‘These are my source of income,’ she tells us, ‘but it’s hard to make a living from them. The profit is not that much. Sometimes people take them and pay late. Sometimes we have to spend the money on other things, and then there is no money to buy more material. What does that mean? More hunger.’ 

Mapheello Mots’eleli gathers bundles of dried grass to make traditional brooms.

PHOTO CREDIT: Meri Hyöky for The Hub

Mots’eleli shrugs her shoulders and sighs. Unlike Moshe, she does not personally know anyone who has tested positive for Covid-19. She speaks of ‘many deaths’ in the village last year, but she cannot be sure if any of these were a result of the virus. For her, the most tangible and immediate forms of suffering that Covid-19 has brought are hunger and deepening poverty. 

‘We have all been so hungry,’ she says, shaking her head. ‘There are times one finds oneself even craving simple papa [maize meal]. In this village and others, some people got donations, like food packages, but we have not been given anything. We are here, hungry still. I wish those people in the government would come into the villages and see the heartbreak that is our lives. This sickness is killing us in so many different ways.’ 

Mots’eleli is raising her grandchildren, all of whom are currently out of school. Despite the fact that schools in Lesotho are steadily re-opening, she does not have the money to send them back, and worries about their future. 

‘Everything shut down when this thing [Covid-19] came,’ she says. ‘Our children lost their jobs, their children could not continue with their studies, and chaos started. In this household none of the children are going to school because there is no money, and things are getting worse. They need the education, but I doubt they will be able to go.’ 

Mokuena Senekane tends to his sheep. With crime in the village on the rise, he is increasingly worried about the threat of stock theft

PHOTO CREDIT: Meri Hyöky for The Hub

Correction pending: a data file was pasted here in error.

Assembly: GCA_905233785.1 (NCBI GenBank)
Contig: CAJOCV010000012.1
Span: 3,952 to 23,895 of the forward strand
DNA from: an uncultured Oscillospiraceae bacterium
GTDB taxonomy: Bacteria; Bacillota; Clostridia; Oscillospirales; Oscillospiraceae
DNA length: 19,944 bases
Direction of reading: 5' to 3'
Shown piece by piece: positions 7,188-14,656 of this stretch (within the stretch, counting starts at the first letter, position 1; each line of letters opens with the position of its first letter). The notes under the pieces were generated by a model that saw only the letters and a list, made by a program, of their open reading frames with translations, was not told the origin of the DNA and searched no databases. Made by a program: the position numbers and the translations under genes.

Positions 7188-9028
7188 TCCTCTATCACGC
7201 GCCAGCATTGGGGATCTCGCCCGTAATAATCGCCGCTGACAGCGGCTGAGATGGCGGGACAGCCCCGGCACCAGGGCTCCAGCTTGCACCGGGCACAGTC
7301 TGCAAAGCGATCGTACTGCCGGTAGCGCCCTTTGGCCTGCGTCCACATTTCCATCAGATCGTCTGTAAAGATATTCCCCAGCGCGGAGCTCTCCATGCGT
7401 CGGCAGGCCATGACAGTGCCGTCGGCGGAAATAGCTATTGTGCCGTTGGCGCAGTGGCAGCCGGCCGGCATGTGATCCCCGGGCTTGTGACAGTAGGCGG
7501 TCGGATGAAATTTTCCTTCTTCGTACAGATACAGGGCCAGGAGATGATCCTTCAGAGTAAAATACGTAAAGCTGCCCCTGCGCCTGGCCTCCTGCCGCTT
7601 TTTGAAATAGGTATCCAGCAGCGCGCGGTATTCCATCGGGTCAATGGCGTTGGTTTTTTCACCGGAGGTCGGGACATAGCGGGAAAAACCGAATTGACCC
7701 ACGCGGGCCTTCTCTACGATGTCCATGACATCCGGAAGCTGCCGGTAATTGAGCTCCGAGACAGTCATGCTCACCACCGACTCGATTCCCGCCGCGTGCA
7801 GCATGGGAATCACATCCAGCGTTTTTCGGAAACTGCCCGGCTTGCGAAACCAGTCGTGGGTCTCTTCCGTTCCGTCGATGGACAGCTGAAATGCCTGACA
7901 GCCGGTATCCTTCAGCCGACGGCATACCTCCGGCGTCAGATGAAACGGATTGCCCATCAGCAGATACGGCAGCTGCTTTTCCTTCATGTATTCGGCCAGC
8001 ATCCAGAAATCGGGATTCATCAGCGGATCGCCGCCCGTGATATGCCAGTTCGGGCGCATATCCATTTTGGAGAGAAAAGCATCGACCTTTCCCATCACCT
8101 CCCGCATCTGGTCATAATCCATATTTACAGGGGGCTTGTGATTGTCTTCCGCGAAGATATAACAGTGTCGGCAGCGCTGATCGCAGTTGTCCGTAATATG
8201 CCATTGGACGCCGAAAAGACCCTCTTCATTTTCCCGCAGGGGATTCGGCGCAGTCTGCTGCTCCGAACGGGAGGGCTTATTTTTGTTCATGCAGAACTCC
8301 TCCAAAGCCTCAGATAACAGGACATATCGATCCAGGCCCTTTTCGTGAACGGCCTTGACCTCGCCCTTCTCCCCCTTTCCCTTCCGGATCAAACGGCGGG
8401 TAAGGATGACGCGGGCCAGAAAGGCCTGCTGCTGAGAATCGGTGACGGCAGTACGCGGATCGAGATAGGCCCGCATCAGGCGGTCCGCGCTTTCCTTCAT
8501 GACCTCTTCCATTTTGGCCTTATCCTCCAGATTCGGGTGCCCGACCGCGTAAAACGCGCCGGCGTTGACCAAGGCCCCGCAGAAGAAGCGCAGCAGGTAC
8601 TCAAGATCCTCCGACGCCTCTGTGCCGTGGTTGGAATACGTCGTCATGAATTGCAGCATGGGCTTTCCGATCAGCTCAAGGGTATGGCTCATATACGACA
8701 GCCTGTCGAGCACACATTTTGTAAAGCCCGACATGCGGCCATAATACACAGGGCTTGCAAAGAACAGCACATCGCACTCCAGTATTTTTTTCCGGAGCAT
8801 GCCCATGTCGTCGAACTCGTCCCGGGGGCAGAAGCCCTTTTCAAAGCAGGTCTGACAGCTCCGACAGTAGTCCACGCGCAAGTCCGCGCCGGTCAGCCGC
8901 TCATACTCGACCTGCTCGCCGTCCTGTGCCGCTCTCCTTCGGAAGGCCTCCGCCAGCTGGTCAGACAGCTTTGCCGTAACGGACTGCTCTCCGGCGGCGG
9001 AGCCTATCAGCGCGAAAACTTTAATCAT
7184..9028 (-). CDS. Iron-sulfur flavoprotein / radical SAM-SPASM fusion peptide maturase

67-year-old Mokuena Senekane is similarly worried about the impact of lockdowns and school closures on young people in the village. We stand at the edge of the fence around his property and he points to a pond in the distance, where a group of boys are carrying a fish between them. Senekane explains that he often takes his sheep out towards the pond, and has to repeatedly admonish children for playing there.

‘Children have been drowning in such ponds in other villages,’ he says. ‘It’s a huge problem. Parents are busy and they don’t even realise that their children are down by the water. They play and fish there all day because they have so much time on their hands, and nothing constructive to fill it with. Now that schools are opening, some are downright refusing to go back. They have grown used to spending their time fishing, or hunting for small animals in the forest. And how can we stop them, when they are successful in their hunts, and when there is no food at home?’

Senekane also reflects on the recent rise in crime in the village. He tells us that many small businesses in the community, including his own, have been broken into over the past year. He does not express any anger over this fact, however, but rather shows his sympathy and understanding.

‘Hunger!’ he exclaims, raising a finger in the air to make his point. ‘Yes, these young people are criminals, but they are hungry and they have no other means. Covid halted so many people’s lives; so many people lost their jobs. The virus brought so many changes that we never thought we would encounter in our lifetime. Last year was difficult, but I think this year might still be another difficult year.’